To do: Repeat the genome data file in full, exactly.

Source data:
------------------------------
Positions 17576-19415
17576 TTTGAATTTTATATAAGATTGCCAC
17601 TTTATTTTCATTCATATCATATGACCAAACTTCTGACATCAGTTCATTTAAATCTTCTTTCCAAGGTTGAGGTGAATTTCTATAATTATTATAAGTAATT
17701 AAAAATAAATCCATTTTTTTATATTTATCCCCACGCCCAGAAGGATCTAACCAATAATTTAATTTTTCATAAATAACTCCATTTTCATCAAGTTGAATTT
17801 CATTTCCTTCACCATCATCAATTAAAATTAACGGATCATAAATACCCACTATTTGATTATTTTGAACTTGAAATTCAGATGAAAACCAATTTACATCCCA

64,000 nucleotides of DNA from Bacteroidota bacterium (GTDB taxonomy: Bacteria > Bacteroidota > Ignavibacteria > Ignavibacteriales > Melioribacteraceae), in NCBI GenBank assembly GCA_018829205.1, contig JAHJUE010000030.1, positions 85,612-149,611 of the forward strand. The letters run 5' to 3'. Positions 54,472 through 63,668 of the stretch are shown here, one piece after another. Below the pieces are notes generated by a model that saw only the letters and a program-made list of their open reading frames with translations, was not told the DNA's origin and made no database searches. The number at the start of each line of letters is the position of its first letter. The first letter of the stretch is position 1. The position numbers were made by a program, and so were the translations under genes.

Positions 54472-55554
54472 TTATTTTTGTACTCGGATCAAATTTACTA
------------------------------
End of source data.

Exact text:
Positions 17576-19415
17576 TTTGAATTTTATATAAGATTGCCAC
17601 TTTATTTTCATTCATATCATATGACCAAACTTCTGACATCAGTTCATTTAAATCTTCTTTCCAAGGTTGAGGTGAATTTCTATAATTATTATAAGTAATT
17701 AAAAATAAATCCATTTTTTTATATTTATCCCCACGCCCAGAAGGATCTAACCAATAATTTAATTTTTCATAAATAACTCCATTTTCATCAAGTTGAATTT
17801 CATTTCCTTCACCATCATCAATTAAAATTAACGGATCATAAATACCCACTATTTGATTATTTTGAACTTGAAATTCAGATGAAAACCAATTTACATCCCA

64,000 nucleotides of DNA from Bacteroidota bacterium (GTDB taxonomy: Bacteria > Bacteroidota > Ignavibacteria > Ignavibacteriales > Melioribacteraceae), in NCBI GenBank assembly GCA_018829205.1, contig JAHJUE010000030.1, positions 85,612-149,611 of the forward strand. The letters run 5' to 3'. Positions 54,472 through 63,668 of the stretch are shown here, one piece after another. Below the pieces are notes generated by a model that saw only the letters and a program-made list of their open reading frames with translations, was not told the DNA's origin and made no database searches. The number at the start of each line of letters is the position of its first letter. The first letter of the stretch is position 1. The position numbers were made by a program, and so were the translations under genes.

Positions 54472-55554
54472 TTATTTTTGTACTCGGATCAAATTTACTA